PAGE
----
BEFORE 4:10PM TODAY! Close gaps in funding for homelessness with HB 440!

Ask legislators on the House Health and Human Services Committee to vote YES on HB 440 to close gaps in funding for the homeless!

Last November, the downtown Road Home Shelter closed as three new shelters opened up that would house a maximum of 700 people. The idea was to disperse resources in hopes of limiting violence and crime in the developing Rio Grande neighborhood. As Salt Lake City, Salt Lake County and the state enter a new era for homeless services, officials are hopeful for the future, confident there’s enough political will — combined with Utahns’ charitable nature — to sustain the new model. However, as this new system comes into place, additional legislation is needed to iron out wrinkles, such as providing funding for gaps in operation and construction costs.

This bill will be heard in the House Health and Human Services Committee TODAY AT 4:10PM – email the committee members now!

Simply scroll down and click “Start Writing” to ask legislators to vote YES on HB 440.

What would HB 440 Homeless Services Funding Amendments do?

HB 440 modifies how the Homeless Coordinating Committee may use money from the Homeless to Housing Reform Restricted Account, including appropriating funding to close the gap in the operation expenses for the new resource centers and permitting the use of existing funding from the sale of previous sites toward the construction of the new centers to help pay down the Shelter the Homeless debt.

(Remember to personalize your comments for the greatest impact! Why do YOU support this proposal?)

  • The Homeless Strategic Plan put forth by the Department of Workforce Services calls for taking stock of affordable housing through a collaboration with local housing experts, and of mental health and substance abuse resources by October 2021. Advocates will then conduct an assessment of the gaps in the system to help determine funding priorities by October 2021. HB 440 helps fill known funding gaps in the meantime.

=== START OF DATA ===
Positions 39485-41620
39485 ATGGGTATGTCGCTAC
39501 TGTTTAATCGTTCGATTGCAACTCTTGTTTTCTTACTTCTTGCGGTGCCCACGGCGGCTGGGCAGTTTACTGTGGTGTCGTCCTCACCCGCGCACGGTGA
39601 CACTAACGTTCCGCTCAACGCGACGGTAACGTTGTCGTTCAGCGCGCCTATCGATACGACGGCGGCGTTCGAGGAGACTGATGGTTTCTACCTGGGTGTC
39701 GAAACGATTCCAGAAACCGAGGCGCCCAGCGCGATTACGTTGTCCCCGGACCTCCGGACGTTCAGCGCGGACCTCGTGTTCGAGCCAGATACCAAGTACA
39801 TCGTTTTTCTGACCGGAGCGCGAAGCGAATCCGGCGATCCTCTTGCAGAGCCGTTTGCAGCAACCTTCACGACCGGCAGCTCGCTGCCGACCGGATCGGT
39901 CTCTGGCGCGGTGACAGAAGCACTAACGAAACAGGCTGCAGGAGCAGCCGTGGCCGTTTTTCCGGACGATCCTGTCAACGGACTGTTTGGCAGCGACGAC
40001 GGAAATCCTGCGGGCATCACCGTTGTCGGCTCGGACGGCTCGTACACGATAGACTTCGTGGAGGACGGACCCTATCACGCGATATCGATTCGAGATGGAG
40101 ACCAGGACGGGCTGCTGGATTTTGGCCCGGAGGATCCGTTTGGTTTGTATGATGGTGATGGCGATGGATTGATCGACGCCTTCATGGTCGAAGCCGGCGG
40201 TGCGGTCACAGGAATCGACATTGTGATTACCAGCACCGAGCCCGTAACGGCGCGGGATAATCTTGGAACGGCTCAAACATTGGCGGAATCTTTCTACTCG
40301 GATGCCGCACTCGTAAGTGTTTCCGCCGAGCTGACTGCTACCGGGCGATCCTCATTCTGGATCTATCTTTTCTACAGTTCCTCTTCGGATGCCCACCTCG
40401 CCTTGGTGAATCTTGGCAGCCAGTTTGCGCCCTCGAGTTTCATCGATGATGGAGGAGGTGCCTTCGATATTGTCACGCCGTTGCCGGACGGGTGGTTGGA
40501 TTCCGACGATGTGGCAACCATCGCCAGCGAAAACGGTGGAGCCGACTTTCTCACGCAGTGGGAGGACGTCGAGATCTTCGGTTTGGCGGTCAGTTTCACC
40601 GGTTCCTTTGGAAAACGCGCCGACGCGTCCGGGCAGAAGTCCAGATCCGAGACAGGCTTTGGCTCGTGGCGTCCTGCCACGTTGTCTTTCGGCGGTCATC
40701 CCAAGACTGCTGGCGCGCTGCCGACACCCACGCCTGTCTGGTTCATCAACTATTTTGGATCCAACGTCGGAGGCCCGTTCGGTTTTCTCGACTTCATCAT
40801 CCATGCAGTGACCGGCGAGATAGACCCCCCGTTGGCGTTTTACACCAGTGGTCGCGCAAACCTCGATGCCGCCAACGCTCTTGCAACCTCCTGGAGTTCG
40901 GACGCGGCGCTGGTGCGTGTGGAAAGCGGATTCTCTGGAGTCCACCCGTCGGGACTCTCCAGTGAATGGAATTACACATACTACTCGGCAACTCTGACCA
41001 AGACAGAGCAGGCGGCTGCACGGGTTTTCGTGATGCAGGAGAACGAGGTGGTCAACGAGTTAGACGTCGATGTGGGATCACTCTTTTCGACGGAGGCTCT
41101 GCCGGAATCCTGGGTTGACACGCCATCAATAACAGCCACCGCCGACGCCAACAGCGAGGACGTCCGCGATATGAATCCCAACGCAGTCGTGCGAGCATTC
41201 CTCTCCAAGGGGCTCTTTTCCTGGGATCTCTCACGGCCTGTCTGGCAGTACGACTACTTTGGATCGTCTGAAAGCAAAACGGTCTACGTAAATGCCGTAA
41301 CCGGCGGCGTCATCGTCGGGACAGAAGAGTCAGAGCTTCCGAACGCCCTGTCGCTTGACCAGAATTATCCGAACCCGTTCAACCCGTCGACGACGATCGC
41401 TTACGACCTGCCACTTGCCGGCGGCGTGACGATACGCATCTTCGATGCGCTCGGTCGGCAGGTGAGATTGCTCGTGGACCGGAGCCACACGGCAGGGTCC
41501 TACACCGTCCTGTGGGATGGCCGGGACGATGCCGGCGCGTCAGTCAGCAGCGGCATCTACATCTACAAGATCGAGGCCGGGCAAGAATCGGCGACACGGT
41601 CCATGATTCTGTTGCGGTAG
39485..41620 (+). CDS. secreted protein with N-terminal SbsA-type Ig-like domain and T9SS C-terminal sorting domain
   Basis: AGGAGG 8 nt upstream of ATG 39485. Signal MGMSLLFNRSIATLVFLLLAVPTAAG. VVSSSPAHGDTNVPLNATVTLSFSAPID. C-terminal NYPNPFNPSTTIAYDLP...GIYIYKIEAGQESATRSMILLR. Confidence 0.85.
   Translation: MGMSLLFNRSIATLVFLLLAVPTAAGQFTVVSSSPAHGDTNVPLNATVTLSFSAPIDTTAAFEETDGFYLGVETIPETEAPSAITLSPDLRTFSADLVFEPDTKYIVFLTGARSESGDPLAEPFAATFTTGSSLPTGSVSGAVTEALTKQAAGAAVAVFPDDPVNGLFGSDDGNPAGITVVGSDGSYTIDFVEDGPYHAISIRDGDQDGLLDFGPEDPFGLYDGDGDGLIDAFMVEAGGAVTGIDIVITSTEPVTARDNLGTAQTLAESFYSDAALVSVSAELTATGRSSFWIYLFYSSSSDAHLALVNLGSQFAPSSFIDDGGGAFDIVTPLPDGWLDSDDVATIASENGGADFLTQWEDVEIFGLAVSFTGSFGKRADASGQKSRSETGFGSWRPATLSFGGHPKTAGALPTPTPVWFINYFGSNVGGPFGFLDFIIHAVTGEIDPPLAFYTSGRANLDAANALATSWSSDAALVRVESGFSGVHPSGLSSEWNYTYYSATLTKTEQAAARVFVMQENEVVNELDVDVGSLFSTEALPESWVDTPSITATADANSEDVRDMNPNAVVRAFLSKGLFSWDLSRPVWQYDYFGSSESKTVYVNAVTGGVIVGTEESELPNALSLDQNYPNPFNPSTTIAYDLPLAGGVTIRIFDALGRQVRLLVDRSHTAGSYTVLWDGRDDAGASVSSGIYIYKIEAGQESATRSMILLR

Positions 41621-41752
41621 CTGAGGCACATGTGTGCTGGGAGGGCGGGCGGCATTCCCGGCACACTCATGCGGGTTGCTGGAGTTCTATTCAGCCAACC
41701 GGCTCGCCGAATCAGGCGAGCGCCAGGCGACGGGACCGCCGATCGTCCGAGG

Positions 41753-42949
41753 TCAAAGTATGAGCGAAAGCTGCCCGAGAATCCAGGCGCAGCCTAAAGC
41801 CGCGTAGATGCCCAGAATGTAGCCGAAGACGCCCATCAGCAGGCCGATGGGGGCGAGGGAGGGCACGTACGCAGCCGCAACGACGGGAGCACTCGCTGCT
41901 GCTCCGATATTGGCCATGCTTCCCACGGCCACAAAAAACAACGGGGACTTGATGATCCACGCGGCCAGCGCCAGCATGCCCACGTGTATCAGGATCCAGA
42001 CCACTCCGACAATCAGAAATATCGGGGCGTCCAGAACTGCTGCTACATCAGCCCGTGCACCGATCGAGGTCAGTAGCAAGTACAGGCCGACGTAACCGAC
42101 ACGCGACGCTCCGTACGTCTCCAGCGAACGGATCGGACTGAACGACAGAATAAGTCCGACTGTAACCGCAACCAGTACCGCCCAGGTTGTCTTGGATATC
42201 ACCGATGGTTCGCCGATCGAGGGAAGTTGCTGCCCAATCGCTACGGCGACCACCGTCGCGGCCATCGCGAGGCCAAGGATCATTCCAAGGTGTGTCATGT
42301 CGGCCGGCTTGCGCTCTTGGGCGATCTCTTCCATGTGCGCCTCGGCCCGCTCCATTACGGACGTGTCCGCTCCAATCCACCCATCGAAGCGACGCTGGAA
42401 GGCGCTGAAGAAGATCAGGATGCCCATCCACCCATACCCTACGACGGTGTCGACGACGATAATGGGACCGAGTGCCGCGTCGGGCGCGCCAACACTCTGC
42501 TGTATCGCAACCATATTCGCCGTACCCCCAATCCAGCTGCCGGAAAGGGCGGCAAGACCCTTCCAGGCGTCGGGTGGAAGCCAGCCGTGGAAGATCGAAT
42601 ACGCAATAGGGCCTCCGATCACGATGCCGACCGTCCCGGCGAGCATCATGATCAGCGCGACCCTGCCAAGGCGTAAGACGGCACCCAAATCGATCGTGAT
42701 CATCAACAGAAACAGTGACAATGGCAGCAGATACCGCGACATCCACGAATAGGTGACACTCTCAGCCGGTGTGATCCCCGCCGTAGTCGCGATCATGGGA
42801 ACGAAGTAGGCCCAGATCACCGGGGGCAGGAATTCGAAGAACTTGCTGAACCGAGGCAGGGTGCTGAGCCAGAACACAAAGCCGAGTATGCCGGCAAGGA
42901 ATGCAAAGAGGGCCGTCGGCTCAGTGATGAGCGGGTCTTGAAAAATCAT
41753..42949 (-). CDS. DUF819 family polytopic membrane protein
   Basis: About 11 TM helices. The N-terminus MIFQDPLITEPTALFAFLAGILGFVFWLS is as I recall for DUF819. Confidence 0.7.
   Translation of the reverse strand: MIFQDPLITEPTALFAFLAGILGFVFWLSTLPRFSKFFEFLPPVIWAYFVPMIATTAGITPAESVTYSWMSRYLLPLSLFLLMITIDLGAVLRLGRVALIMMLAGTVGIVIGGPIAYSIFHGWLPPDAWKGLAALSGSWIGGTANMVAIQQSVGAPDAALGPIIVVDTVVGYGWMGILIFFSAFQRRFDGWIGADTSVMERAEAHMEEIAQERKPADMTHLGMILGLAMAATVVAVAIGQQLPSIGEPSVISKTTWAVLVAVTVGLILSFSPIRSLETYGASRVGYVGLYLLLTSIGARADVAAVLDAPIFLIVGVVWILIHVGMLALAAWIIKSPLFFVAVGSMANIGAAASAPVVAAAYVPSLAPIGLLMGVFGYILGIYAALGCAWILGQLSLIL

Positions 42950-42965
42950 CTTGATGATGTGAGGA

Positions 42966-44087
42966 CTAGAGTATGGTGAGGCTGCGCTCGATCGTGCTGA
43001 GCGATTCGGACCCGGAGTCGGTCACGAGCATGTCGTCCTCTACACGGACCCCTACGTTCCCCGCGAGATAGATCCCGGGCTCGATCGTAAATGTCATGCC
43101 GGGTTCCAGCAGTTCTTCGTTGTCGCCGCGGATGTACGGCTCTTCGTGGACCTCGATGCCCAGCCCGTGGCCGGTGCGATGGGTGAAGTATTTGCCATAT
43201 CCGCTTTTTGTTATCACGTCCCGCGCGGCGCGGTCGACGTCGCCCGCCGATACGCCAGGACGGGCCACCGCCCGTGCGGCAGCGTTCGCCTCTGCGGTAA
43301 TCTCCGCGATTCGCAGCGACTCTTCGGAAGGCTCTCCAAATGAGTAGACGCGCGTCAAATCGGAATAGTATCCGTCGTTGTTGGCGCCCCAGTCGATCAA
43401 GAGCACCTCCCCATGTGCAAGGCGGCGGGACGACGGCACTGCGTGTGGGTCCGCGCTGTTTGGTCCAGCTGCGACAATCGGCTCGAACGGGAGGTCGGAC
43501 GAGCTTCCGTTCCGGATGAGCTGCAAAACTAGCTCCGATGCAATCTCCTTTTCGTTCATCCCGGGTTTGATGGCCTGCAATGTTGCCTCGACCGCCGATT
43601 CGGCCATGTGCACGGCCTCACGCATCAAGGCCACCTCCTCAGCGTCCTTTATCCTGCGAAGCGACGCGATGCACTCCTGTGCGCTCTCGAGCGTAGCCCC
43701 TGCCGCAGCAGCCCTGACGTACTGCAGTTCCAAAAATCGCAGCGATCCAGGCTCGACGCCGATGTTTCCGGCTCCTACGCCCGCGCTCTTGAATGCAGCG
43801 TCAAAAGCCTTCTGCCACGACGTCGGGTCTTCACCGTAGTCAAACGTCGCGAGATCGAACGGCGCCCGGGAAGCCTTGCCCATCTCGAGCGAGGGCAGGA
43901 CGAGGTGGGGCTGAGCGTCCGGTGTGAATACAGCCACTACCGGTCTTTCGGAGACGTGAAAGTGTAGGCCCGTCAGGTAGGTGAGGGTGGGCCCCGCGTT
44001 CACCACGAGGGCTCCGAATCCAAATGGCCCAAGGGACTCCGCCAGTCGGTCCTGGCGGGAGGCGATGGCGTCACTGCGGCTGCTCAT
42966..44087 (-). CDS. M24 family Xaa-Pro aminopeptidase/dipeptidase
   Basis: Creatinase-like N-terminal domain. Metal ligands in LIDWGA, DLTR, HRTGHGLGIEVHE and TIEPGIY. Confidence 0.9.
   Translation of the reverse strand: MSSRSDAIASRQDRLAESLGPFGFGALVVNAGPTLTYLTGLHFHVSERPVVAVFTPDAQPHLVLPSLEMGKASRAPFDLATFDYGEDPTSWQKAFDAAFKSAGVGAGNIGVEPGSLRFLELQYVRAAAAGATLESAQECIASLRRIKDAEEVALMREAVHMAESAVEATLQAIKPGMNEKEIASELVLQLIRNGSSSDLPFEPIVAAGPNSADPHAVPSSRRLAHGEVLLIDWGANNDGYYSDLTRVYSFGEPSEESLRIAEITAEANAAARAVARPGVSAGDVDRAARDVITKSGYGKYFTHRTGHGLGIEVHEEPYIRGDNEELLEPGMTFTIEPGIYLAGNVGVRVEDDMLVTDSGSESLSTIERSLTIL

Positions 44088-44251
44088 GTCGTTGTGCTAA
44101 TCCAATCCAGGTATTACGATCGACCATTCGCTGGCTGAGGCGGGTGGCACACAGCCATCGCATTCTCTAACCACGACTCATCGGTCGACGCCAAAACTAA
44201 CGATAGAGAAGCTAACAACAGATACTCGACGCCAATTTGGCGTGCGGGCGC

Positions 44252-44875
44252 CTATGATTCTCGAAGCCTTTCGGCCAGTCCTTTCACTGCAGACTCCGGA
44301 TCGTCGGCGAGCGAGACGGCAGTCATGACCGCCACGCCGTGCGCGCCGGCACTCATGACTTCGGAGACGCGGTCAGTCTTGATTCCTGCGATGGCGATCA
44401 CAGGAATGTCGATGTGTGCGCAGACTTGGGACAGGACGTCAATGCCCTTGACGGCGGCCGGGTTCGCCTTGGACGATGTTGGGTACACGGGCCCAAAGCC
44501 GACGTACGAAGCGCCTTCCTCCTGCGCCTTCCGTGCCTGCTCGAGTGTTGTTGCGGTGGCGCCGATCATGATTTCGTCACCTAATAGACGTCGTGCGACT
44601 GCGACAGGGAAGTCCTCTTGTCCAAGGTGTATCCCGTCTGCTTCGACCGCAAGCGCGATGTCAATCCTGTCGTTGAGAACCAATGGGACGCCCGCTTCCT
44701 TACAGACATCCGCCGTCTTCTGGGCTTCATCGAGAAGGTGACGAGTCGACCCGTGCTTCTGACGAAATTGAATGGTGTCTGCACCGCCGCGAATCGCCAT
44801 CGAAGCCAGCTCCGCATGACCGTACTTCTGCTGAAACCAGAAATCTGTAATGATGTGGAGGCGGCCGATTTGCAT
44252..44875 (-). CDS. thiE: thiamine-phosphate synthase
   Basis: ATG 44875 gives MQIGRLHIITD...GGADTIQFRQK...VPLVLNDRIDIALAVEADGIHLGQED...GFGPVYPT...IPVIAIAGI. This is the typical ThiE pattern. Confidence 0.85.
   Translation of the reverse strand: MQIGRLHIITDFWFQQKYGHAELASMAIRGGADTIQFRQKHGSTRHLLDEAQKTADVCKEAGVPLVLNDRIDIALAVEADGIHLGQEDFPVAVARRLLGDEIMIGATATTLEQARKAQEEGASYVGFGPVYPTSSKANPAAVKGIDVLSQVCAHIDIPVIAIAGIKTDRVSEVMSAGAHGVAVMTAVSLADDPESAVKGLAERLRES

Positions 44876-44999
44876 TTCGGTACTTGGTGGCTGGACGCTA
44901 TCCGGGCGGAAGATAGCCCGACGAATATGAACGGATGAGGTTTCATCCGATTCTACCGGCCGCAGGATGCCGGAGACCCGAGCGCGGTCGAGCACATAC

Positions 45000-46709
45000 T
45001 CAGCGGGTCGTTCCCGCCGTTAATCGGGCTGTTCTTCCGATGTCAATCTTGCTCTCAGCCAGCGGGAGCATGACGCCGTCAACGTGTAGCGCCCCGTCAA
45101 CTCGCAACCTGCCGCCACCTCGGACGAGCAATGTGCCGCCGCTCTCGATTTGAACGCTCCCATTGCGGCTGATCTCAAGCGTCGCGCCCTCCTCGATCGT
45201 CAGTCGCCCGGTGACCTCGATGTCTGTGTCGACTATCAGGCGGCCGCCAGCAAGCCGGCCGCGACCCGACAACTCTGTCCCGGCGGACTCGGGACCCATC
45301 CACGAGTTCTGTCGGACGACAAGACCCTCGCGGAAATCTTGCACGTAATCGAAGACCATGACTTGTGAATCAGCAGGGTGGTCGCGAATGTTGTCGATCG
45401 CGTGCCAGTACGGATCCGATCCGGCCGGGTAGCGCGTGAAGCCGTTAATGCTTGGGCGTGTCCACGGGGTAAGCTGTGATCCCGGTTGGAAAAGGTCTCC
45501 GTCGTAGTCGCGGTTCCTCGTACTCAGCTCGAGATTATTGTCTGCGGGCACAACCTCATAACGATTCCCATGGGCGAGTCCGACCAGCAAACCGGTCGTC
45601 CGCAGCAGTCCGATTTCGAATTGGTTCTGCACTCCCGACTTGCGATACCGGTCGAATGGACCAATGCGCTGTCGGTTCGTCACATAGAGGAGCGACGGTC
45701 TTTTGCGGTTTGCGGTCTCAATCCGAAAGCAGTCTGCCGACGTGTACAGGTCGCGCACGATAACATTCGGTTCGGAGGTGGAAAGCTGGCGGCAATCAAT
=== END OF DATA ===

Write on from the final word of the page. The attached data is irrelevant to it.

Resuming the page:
• Utah Legislature stripped $20 million in funding out of an affordable-housing bill last year, missing an opportunity to address the housing shortage. It’s time to invest in housing to reduce homelessness by fully funding the new homeless shelter plan in addition to other critical projects.
  • Shelter the Homeless met unanticipated increases in construction costs by taking out a loan on behalf of the state to complete the new shelters. HB 440 helps pay down that loan with funding available from the sale of state property in the Rio Grande area.
  • Funding through HB 440 will also help support transitional housing projects until future funding needs can be determined.
  • Despite the presence of 11,000 HUD Section 8 Housing Choice Vouchers and 24,000 tax credit rental units, officials estimate Utah lacks roughly 45,000 dwellings affordable to those earning below-average wages, particularly those at the lowest income levels. This, in part, has resulted in Utah’s homeless population nearly doubling since 2016.
  • The new three shelter strategy seeks to fulfill a broader goal of ending homelessness in our state. By encouraging fewer days spent in shelters, the plan prioritizes access to resources while residents secure long-term, affordable housing.
How to make sure your letter is successful:

  1. Use a clear and specific subject heading.
  2. Start with a salutation (“Dear …”).
  3. Be CIVIL, PERSONAL and as CONCISE as possible.
  4. Mention that you are a CONSTITUENT and include your full address with zip code.
  5. Sign your name at the end.

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